“Go. Go hard!”
The ball caromed off the stick, and stopped a foot from the hole. He was already seven under at the time, and that was the moment when we all realized we were watching something historic. Something obscene. Twitter erupted. Parents were hiding their children’s eyes. The FCC’s phone was ringing off the hook. Spieth was taking a butcher’s knife to the Augusta history books on live TV in broad daylight. Billy Payne had an intern go fetch the blueprints from the file room so they could start talking about how to add another 800 yards to the course.
But then Sunday came, and with it, the single greatest moment in NLU history. With a four shot lead, from 207 yards out, Spieth was staring down the 13th green guarded by Rae’s Creek. Loyal NLU follower Peter Kostis set the stage, and betrayed us!
We know what happened next, and Bob Macatee recovered nicely with the NLU tribute:
This was it. You can not draw up a moment that defines “No Laying Up” than that moment. We could not be any higher on Spieth, and he just (unnecessarily) went after one of the most iconic holes in golf, for the most coveted prize in golf, with the announcer saying that he’s going to lay up. I would say that this was the true litmus test on the size of Spieth’s stones, but he tested out of that exam a long time ago.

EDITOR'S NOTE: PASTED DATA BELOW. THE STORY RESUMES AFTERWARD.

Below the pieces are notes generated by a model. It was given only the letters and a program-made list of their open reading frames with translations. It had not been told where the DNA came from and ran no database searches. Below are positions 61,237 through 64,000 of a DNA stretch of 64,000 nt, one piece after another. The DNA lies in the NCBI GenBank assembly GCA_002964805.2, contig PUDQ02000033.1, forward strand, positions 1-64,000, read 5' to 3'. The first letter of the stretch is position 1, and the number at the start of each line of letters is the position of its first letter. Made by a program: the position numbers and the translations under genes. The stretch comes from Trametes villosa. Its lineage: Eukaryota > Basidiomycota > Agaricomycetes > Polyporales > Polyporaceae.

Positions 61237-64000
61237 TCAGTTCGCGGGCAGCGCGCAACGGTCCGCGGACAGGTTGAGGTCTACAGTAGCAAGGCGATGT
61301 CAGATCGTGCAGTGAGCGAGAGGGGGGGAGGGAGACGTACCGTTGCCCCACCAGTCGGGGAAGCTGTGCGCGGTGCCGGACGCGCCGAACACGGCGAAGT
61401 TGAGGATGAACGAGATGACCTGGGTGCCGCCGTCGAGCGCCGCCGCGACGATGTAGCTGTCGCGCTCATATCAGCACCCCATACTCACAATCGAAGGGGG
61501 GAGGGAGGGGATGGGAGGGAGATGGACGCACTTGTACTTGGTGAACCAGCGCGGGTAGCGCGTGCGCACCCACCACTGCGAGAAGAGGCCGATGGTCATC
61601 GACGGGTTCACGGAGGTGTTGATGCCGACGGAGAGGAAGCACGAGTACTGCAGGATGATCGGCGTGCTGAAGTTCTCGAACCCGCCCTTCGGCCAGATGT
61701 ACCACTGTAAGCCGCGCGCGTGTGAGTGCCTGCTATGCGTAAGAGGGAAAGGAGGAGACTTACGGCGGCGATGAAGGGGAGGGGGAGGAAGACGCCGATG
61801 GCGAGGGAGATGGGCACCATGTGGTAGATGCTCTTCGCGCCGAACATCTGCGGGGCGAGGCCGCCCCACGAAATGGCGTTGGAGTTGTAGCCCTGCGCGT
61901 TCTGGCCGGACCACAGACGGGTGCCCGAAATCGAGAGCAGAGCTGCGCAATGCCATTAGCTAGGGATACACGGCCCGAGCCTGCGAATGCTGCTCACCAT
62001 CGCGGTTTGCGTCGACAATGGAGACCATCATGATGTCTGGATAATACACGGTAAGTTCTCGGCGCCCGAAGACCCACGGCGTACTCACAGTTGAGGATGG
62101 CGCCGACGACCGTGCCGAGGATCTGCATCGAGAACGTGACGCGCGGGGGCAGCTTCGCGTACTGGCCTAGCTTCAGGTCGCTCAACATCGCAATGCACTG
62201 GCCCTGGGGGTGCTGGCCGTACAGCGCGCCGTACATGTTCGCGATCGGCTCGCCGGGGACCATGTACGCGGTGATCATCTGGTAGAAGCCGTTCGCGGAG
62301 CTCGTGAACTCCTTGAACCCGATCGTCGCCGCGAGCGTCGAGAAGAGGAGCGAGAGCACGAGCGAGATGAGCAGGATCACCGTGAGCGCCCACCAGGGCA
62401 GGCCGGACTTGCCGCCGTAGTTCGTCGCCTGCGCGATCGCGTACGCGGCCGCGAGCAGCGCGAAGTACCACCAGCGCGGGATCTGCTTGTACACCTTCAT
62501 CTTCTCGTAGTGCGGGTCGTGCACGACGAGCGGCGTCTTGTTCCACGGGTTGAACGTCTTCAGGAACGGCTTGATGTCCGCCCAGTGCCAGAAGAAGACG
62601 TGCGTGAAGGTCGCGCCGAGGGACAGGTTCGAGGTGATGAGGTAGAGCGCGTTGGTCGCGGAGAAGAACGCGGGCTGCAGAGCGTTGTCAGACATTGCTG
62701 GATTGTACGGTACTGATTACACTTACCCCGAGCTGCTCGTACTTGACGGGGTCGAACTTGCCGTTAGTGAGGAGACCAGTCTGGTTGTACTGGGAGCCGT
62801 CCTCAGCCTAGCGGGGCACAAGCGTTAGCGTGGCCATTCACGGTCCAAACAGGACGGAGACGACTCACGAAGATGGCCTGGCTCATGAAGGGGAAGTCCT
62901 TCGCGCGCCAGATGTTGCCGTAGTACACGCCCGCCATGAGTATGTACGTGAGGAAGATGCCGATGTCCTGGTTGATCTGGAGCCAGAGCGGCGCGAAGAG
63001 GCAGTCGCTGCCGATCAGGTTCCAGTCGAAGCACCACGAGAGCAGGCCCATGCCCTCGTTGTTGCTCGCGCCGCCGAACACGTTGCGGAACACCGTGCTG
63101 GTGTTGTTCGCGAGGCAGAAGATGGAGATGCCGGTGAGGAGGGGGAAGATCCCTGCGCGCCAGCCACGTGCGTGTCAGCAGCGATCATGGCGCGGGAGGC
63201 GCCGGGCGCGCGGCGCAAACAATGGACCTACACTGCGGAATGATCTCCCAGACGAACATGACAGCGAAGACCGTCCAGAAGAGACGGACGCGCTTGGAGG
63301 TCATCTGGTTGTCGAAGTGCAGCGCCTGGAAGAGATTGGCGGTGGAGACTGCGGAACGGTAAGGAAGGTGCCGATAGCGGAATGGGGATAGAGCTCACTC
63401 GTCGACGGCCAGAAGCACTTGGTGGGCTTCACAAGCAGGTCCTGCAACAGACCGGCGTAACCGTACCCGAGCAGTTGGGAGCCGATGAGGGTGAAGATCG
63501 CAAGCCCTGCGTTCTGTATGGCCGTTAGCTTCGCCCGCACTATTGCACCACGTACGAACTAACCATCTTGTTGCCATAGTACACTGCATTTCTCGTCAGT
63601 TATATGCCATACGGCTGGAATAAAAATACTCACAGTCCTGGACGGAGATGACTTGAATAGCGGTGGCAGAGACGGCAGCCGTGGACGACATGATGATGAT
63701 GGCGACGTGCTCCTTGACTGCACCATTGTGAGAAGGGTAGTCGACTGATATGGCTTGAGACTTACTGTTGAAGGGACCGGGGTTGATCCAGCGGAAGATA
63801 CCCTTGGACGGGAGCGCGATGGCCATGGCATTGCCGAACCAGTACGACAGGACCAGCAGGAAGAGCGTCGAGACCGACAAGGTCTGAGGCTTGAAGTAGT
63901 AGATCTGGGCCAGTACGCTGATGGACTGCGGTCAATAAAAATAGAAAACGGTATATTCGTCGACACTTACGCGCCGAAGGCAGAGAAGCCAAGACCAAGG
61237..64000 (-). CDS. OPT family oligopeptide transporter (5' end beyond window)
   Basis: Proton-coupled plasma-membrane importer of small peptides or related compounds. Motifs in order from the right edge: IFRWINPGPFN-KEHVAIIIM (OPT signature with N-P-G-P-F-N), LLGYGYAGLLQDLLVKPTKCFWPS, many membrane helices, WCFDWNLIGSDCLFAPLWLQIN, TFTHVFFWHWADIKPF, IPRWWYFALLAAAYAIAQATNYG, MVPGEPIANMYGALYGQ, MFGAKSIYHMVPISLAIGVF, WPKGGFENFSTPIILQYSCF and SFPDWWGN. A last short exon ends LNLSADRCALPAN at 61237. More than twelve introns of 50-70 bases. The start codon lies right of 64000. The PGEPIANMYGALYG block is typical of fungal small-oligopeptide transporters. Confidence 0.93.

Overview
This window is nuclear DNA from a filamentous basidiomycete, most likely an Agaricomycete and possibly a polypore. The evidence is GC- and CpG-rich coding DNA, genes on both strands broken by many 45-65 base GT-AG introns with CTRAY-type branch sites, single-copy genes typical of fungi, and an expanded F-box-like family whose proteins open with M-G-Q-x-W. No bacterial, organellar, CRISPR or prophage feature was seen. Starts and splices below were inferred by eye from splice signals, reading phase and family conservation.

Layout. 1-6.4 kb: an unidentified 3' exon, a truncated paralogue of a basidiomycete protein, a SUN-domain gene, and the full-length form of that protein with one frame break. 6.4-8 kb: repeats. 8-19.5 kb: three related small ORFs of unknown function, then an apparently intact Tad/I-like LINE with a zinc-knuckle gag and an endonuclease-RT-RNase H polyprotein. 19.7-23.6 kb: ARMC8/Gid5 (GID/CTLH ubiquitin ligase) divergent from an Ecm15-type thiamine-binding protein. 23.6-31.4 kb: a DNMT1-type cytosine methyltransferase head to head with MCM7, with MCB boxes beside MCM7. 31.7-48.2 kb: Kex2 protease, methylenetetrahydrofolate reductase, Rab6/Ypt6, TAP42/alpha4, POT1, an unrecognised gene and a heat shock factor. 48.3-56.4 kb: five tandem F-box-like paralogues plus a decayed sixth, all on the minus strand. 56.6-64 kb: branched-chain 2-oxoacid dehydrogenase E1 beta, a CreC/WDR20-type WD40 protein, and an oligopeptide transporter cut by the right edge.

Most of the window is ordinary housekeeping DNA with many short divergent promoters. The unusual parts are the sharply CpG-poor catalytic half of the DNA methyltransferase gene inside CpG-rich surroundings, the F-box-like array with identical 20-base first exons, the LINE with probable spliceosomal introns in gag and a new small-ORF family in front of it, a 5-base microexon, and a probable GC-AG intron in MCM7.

Twitter exploded again. I couldn’t get a tweet out because I was getting so many notifications. THERE IS NO LAYING UP.
Then came 15! Bacon and I were having a side conversation where Shane himself said “he has to lay this up.” SHANE, YOU BETRAYED US. THERE IS NO LAYING UP.
@NoLayingUp top three Sauce moments?
— Kyle Porter (@KylePorterCBS) April 13, 2015
I’m not sure I’ve ever seen more Tour Sauce sprayed at one event in my life, and that was maybe the 15th biggest storyline for me. How do I only choose three!?
#3 Phil Mickelson, “The Flag Pull”
This move is so next level Tour Sauce that I haven’t even included it in either of the first four parts of the Tour Sauce series. Phil poured three barrels of sauce on the 16th hole on Sunday by pulling the flag for his greenside bunker shot. At this point, I’m actually wondering if there is an incentive in Bones’ contract based on the number of pins tended or pulled during a round. Like, maybe this is Bones’ doing the whole time?
Phil: “You like 8 here, Bones?”
Bones: “Yeah, whatever, want me to go tend it?”
That’s the only rational explanation for needing to pull the pin on a bunker shot. Pulling the flag there increases your chance of holing the shot by 0.003%, and at the same time it hurts your chances by 0.004% (scientific estimates). Make no mistake, the entire point of this whole exercise is what sauce is all about. Letting everyone in the audience and on the grounds know exactly how dialed in you are.
#2 – Jordan Spieth, “The Shout”